Mindful eating, intuitive eating, and conscious eating are all terms used to describe a style of eating that uses internal cues about hunger, appetite, and satiety to guide our relationship with food. When we are attuned to our bodies and able to listen to them, we can know what to eat and when to eat. The focus is on learning a conscious diet that helps our body to feel and function well. Dieting, restricting, counting calories or fat grams, and focusing on weight are NOT part of mindful eating. Mindful eaters eat when they are hungry and stop when they are full. They eat the foods they are hungry for. There is no list of “good” and “bad” foods.
In short, mindful eating is the way people who have a healthy relationship with food, who don’t struggle with weight, and who aren’t on a diet, have been eating all along.
When people are introduced to mindful eating, they often panic. “If there are no rules, I eat all day.” In the short term some people do Eat more, but mindful eating doesn’t mean eating with devotion. Mindful eating means eating consciously, being aware of the present moment; be aware of hunger and satiety; being aware of your appetite and what you are really hungry for. Mindful or intuitive eating involves learning to be aware of the difference between hunger and other eating stimuli, such as painful emotions, boredom, or fatigue.
The secret to the success of mindful or intuitive eating is this: you need to remember or relearn how to eat mindfully – without shame, guilt, fear and with careful attention to your body and what it needs and wants. To do this, you must also learn what to do when given what your body and mind need and want Not Food. You must learn to respectfully listen to your body and to nourish your body and mind without food when food is not what is required.
Since 1995 I have been working with individuals to help them break unhealthy cycles of dieting, restriction, binge eating and overeating by building mindful or conscious eating habits. There are two essential components to creating a lasting habit of mindful eating.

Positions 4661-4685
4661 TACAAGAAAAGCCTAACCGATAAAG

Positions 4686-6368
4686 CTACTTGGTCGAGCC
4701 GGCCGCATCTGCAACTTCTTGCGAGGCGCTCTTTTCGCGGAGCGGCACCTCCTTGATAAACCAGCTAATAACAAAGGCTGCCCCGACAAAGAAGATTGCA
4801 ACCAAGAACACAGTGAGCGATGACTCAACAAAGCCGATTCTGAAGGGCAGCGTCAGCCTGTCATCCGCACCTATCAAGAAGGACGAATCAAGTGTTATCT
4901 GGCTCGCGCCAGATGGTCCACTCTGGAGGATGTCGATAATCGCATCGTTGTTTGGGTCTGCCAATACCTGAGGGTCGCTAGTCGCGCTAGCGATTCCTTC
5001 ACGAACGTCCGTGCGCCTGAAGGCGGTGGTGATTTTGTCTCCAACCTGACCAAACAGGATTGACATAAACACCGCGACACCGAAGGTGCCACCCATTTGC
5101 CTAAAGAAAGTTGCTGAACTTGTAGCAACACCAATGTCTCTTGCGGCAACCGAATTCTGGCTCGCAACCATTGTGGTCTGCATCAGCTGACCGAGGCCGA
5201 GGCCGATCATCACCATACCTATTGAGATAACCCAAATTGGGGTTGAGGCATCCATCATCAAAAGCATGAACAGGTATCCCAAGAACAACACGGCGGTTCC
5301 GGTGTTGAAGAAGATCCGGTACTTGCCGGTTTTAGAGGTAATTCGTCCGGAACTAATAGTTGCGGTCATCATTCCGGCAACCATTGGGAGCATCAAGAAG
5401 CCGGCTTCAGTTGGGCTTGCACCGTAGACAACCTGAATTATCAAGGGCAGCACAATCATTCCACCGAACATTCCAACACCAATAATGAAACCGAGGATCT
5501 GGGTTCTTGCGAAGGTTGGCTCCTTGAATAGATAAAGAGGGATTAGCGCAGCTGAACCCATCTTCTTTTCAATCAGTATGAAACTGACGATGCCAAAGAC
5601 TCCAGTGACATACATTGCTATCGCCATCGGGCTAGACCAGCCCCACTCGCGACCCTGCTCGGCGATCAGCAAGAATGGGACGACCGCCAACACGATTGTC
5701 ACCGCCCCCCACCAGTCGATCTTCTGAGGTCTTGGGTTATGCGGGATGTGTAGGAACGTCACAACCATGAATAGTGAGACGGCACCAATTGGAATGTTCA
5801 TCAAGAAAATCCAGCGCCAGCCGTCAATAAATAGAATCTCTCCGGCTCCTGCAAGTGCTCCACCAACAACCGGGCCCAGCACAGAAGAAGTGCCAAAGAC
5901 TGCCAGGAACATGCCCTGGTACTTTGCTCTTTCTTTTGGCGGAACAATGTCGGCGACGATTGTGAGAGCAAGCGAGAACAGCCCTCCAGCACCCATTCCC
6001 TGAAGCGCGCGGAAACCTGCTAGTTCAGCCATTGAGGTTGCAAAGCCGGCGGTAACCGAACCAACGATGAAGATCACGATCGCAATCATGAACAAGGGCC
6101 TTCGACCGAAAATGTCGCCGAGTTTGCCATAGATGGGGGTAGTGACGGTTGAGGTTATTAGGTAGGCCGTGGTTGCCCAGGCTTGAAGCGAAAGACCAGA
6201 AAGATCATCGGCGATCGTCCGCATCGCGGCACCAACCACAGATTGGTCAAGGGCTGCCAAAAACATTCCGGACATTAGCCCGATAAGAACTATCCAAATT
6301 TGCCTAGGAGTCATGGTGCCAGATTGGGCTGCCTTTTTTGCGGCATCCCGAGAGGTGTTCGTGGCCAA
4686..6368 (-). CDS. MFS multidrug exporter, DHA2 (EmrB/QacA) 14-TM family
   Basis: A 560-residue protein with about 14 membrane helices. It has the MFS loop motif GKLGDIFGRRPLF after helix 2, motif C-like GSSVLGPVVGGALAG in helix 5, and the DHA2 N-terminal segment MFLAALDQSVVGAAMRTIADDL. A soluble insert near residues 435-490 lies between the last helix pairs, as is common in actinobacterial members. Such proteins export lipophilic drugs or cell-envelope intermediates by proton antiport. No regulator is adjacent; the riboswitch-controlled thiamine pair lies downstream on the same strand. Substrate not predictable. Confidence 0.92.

1. A mindful check-in practice
The goal of mindful eating is to end both the obsession with food/nutrition and the automatic pilot with food/eating. To be successful, you must develop a consistent method of checking in – staying connected to yourself and what you feel and need so you can address those needs and wants and avoid emotional eating. You need to find a practice that works for you and fits your personality and strengths. If the practice you choose doesn’t suit you, you won’t stick with it.
This can be something you do daily when you get up in the morning or before a meal, or when you get home from work. The only requirements are that it’s done consistently and that it’s something that helps you focus inward without distractions. It’s often useful to have a few ways to mindfully check in at different times of your day.
Examples of possible mindfulness check-ins: mindfulness meditation, journaling or free writing, walking or running, prayer or contemplative time.
People often start writing. It might be helpful to write about what’s on your mind for fifteen minutes each morning. It’s helpful, especially in the beginning, to keep an emotion/nutrition journal—note how you’re feeling and how hungry you are before you eat. The process of writing slows you down and forces you to think about your food – to be mindful.
2. A support system
It is very important to have people (or one person) who support your belief system and encourage you not to diet. Your support system should honor your goals, celebrate your achievements, and help you stay accountable for being who you want to be. Your support system can help you be consistent with your mindfulness practice. Your supporters know it’s you Not your weight or your clothing size. They are there for you when you doubt yourself or your path and when you hit roadblocks or find yourself in a place or feeling where you don’t know what to do. They can help you figure it out What to do when you know you’re not hungry but want to turn to food.
People create this support system in a variety of places. Your support may be available in friends you already have. Sometimes, however, the diet mindset is so ingrained in our families or social circles that it can be helpful to look outside of your current life for support. A group, an online message board, or an intuitive eating class can be very helpful.
Sometimes people choose to work with someone individually. As a personal coach, I work with individuals to help them successfully emerge from a diet mentality and develop meaningful mindfulness check-in strategies that recognize and utilize their particular strengths. We work together to get through the scary parts of not counting calories and weighing. In some situations, a therapist can help you move beyond emotional eating. If you find that the emotions behind your eating are overwhelming or if a diet feels out of control, consider working with a therapist who specializes in these issues.
Remember, mindful eating is about putting your relationship with food in perspective. When we do this successfully, we find that it means developing new ways of taking care of ourselves without resort to food or diet. It’s challenging, but the rewards are huge. Developing mindful check-in practices and a solid support system creates a solid foundation for success.
Thanks to Melissa McCreery, PhD